Making the Most of the Month of Love


February is the month of love. And while that may sound trite, we often overlook the heart as a source of emotional energy as well as a vital physical organ. And regardless of the state of your romantic life, stoking this radiant energy center is a great way to uplift your spirits, no candy hearts required.

Personally I’ve had some ups and downs these past weeks as I continue to adjust to empty nesting. It’s turned out to be harder than I thought with the combination of missing and worrying. I’m using my practices and giving myself as much grace as possible, but some days I need an extra boost.

While I know the techniques for tapping into heart energy, from a lens of depletion it’s easy to forget. Luckily I have Yoga Therapy training to remind me that even simple practices like heart-centered breathing can help promote relaxation, reduce stress, and increase overall well-being.

Holidays can be hard, especially with commercial and social media showing everyone living the dream, except you. While rationally we know that’s so not true, emotionally.. not so much, as our scarcity brain starts telling us we’re not enough so better to shut down and give up.

Right now I feel so grateful to have the support of the yoga therapy and coaching community and practices for moving from scarcity to expanding into possibility, starting with a simple heart opening practice.

Here are three of my favorites:

Metta Meditation: Also known as loving-kindness meditation, this practice involves silently repeating phrases of well-wishes and compassion for oneself and others, gradually expanding the circle of goodwill to include all beings.

Choose your own phrases or use a simple and well-known version; “May I be happy, may I be healthy, may I be safe, may I live with ease.” As the meditation progresses, the focus extends outward in 4 layers to include loved ones, acquaintances, strangers, and eventually all beings. The goal is to cultivate a sense of universal love and interconnectedness, fostering empathy, forgiveness, and positive emotions. Research shows this meditation increases a sense of social connectedness, and positive emotions. To make it a habit, start small, even 3 minutes a day is a great way to acclimate it into self-care your routine.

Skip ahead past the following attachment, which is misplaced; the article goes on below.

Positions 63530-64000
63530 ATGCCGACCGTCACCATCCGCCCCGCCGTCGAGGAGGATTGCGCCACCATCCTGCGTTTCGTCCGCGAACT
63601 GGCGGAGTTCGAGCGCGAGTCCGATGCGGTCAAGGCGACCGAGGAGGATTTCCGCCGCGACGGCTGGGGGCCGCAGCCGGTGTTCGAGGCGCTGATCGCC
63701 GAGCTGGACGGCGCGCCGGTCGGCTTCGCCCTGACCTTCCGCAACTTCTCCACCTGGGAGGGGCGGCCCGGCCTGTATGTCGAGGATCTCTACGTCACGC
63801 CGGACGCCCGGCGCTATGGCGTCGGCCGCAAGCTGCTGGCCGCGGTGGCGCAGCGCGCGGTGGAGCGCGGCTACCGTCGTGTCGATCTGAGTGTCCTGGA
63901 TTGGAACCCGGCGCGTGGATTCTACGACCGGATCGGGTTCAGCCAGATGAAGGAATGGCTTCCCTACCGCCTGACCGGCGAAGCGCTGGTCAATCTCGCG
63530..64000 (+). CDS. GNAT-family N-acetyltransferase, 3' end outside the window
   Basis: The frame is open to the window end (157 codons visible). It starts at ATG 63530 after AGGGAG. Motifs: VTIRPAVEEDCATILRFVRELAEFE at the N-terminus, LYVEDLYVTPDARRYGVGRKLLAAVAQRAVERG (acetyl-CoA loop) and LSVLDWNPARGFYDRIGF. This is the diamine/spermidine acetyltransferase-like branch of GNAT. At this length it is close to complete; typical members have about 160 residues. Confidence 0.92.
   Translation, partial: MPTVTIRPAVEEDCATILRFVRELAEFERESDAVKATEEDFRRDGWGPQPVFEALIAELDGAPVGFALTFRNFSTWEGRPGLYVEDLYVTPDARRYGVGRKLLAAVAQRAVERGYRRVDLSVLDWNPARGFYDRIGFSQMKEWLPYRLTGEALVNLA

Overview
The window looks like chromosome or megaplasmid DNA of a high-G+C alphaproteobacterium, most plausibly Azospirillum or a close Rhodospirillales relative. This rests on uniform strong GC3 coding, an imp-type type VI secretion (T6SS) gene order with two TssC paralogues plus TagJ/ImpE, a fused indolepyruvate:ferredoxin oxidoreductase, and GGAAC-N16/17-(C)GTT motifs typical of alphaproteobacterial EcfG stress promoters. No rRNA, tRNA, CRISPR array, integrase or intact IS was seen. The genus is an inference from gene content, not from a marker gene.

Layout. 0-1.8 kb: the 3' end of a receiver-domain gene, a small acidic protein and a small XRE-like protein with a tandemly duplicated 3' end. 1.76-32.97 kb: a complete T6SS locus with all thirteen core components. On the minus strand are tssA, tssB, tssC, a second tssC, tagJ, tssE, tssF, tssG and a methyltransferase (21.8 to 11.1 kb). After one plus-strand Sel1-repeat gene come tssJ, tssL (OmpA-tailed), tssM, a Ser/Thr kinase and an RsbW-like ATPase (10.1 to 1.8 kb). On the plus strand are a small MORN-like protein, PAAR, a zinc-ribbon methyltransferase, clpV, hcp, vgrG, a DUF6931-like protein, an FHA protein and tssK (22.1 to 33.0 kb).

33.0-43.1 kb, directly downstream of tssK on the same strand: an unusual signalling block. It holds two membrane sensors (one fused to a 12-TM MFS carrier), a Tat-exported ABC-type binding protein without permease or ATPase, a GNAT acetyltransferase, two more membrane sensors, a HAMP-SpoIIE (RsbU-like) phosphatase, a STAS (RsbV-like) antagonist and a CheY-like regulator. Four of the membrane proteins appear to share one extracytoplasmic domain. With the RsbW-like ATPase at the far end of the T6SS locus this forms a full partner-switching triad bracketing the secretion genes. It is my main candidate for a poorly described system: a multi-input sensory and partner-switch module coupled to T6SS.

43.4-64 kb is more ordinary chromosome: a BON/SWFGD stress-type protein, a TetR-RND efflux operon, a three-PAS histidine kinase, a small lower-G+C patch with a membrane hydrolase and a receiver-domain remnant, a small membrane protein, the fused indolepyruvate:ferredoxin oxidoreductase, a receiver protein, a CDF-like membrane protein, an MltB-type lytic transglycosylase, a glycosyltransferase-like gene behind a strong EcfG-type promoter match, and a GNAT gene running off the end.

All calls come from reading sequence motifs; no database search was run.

Heart-opening breathing practice helps to expand and nurture a sense of self-love through intentional breathing techniques. Here’s a simple one you can try:

  • Find a Comfortable Position: Sit or lie down with a tall but relaxed spine, with shoulders low and open. You can also place one hand on your heart center and the other on your abdomen to connect with your breath.
  • Close your eyes and take a few slow, deep breaths, allowing your body to relax further with each exhale. Bring your awareness to the present moment, letting go of any tension or distractions.
  • Focus on the heart center by directing your attention to the center of your chest, placing both hands over heart, gently and subtly massaging that area. Visualize a warm, golden energy glowing in the space in and around your heart
  • Inhale Deeply: As you inhale slowly and deeply through your nose, imagine that you are expanding this loving energy your heart with each breath in as you feel your chest and heart space expanding and filling with light and warmth.
  • Exhale Slowly: As you exhale gently and fully through your mouth, release any tension or negativity stored in your heart space. Let go of any emotions or thoughts that no longer serve you, allowing them to dissolve with each breath out. Extend the length of each exhale as you allow this space to release and soften.

Continue this rhythmic breathing pattern, inhaling love and exhaling tension, for several minutes or as long as feels comfortable. With each breath cycle, feel your heart opening further, becoming lighter, and more expansive. Even a few minutes a day of this powerful practice builds a sense of compassion for self and others.

Engage in random acts of kindness can evoke feelings of compassion and connection, opening the heart to shared experience with others. We all appreciate being allowed to go ahead at the checkout line when we only have one item and an anxious partner or teenager in the car. Or an understanding smile when we’ve done something embarrassing, like not noticing the line of hungry people who were waiting to order before us.. Sometimes the nicest things take very little time or expense!

When it comes to building active self-compassion, these practices are both preventative and curative. Use them to stay self-aware, drop the self-judgment and celebrate yourself, and/or to pick yourself back up after a fall.

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